For once the description “historic” was no exaggeration when, on 3 February 2019, Pope Francis I stepped foot on the Arabian peninsula. This was the first time, since the establishment of the Muslim faith fourteen centuries ago, that a pontiff had ever done so. He was visiting the Sunni Gulf state of the UAE (the United Arab Emirates), at the invitation of its crown prince, Sheikh Mohammed bin Zayed al-Nahyan. The visit was arranged to demonstrate the reality behind the UAE’s designation of 2019 as the Year of Tolerance.
Within ten months of his appointment as UN Special Envoy for Yemen, British born Martin Griffiths has succeeded in what has for years been regarded as the near-impossible – bringing the two main protagonists in the Yemen conflict to the negotiating table.
Yemen has become a vast battlefield, the scene of unending armed conflict. As a result the civilian population is now in the throes of what is universally described as “the world’s worst humanitarian disaster.” On the brink of famine, the nation faces mounting rubbish, failing sewerage and wrecked water supplies, all of which have led to the worst cholera outbreak in recent history. The UN reckons three-quarters of Yemen’s 28 million people need some kind of humanitarian aid. What has led to this catastrophic state of affairs? Even more relevant, of course, is what can be done to bring it…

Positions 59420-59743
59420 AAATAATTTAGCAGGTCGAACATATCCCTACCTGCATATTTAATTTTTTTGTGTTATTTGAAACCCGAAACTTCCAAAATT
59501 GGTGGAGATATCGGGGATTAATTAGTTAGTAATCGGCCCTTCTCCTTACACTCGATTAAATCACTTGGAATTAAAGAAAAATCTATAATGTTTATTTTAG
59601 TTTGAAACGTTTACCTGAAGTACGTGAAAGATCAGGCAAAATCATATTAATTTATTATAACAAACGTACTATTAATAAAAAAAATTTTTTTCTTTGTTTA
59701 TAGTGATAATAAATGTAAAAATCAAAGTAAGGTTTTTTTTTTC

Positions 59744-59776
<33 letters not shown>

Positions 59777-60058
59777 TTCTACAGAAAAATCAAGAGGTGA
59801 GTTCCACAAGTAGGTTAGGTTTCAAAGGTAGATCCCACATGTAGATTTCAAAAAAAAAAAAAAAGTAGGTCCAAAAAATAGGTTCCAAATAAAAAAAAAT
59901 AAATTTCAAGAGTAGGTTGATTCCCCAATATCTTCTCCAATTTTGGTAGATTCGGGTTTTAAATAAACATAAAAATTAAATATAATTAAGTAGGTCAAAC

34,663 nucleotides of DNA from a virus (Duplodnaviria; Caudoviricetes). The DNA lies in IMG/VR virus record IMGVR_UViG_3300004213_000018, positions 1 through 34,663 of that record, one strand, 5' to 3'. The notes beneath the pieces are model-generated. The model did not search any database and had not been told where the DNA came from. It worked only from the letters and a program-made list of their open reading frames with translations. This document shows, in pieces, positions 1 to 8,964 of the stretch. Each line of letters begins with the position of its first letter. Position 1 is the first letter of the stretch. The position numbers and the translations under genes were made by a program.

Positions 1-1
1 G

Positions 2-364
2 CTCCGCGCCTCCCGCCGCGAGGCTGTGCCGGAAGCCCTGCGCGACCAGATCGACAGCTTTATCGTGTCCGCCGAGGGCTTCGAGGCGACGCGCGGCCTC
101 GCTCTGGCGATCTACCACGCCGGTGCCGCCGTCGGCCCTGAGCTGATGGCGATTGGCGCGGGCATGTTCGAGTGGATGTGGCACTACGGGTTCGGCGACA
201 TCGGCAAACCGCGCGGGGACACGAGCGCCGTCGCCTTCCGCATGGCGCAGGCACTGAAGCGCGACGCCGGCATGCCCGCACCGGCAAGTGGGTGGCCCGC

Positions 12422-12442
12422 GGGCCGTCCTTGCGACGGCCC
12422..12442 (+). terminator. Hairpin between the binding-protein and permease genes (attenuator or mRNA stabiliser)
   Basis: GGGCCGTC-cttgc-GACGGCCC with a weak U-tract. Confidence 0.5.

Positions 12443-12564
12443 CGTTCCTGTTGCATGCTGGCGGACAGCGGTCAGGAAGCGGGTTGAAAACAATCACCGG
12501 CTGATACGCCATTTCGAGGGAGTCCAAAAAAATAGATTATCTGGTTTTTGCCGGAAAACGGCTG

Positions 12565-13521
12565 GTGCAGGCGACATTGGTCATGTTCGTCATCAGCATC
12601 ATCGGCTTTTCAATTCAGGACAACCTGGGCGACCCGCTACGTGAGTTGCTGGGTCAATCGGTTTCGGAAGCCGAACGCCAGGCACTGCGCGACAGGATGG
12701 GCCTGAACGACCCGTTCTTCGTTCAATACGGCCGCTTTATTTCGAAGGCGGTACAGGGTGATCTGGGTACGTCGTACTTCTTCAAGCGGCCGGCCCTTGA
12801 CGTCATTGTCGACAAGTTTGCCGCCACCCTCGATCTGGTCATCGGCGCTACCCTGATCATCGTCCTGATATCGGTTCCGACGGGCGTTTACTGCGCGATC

Yemen has further split with Aden under the control of southern separatist movements. Fighting broke out after the government ignored a separatist demand for the Prime Minister and his cabinet to be dismissed. Ahmed Obeid bin Daghr was widely blamed for food shortages in the region, and this is also a major blow for Abdrabbuh Mansur Hadi, who is already battling Houthi rebels in the north.